How “contributory negligence” could affect your Illinois medical malpractice claim
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How “contributory negligence” could affect your Illinois medical malpractice claim

On Behalf of | Jan 15, 2021 | Medical Malpractice

Medical malpractice is, unfortunately, more common than many people realize. Naturally, doctors, clinics, hospitals and insurance companies are all eager to limit their losses when malpractice leaves a patient with injuries — and that’s where contributory negligence can come into play.

When you’re the victim of medical malpractice, expect the other party to look very hard for any contributory negligence on your part so that they can reduce their losses.

What’s contributory negligence?

Your doctor’s failure to live up to their duty to provide you with a certain standard of care is considered negligence. Anything you may have done that contributed to your injuries, however, is considered your negligence.

Every state has their own way of allocating fault and dividing up the responsibility for any injuries or losses between two parties. In Illinois, you can only claim compensation for your injuries if your negligence was less than 50% of the reason for your injuries. Plus, whatever compensation you may be due will be reduced according to the percentage of negligence you are assigned.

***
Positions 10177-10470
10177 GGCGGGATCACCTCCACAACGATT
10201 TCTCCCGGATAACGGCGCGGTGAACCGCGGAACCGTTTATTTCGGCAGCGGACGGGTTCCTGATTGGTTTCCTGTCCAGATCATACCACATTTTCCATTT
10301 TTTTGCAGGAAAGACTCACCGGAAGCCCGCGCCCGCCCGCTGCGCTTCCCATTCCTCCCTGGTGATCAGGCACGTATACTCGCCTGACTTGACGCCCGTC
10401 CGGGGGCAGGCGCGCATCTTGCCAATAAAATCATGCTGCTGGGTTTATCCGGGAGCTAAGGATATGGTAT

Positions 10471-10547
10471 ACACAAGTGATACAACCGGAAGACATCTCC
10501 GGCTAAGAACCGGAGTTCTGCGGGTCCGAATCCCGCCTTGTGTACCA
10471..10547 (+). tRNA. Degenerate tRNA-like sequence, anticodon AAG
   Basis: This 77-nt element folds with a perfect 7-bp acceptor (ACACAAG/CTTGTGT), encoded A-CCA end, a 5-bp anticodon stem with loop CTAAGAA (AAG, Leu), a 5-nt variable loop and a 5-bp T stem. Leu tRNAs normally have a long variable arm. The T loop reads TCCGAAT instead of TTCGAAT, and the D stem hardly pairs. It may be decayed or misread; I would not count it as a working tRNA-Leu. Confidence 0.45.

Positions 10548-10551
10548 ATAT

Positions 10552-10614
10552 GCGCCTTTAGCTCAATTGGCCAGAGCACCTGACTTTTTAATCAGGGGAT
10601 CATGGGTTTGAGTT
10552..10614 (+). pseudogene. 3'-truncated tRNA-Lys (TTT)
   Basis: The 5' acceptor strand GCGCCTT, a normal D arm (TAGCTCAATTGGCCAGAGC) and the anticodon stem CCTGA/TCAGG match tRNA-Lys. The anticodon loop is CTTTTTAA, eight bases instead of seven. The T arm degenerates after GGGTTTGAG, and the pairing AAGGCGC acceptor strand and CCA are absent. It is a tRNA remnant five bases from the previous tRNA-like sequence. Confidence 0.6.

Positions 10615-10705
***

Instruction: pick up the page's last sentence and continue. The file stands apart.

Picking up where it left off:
How could this play out in a malpractice claim?

If you were a patient under anesthesia and your surgeon operated on the wrong body part, there’s literally nothing you could have done to prevent your injuries. Your contributory negligence would likely be 0% and your surgeon would be liable for 100% of your damages.

On the other hand, imagine this: Your doctor prescribes a statin to control your cholesterol. You’re warned not to eat grapefruit with the drug because it can cause kidney damage. You forgot, ate some grapefruit and ended up in the hospital. There, you learn that your doctor misread your bloodwork and you should never have been prescribed that particular drug in the first place.

Who is at fault for your injuries? The jury may decide that you and your doctor are more-or-less equally responsible for your condition. The doctor made a mistake, but you also failed to follow instructions and that aggravated the problem.

Medical malpractice claims can be incredibly nuanced. Talk to an attorney about your situation as soon as possible if you’ve been injured so that you can better understand what steps to take next.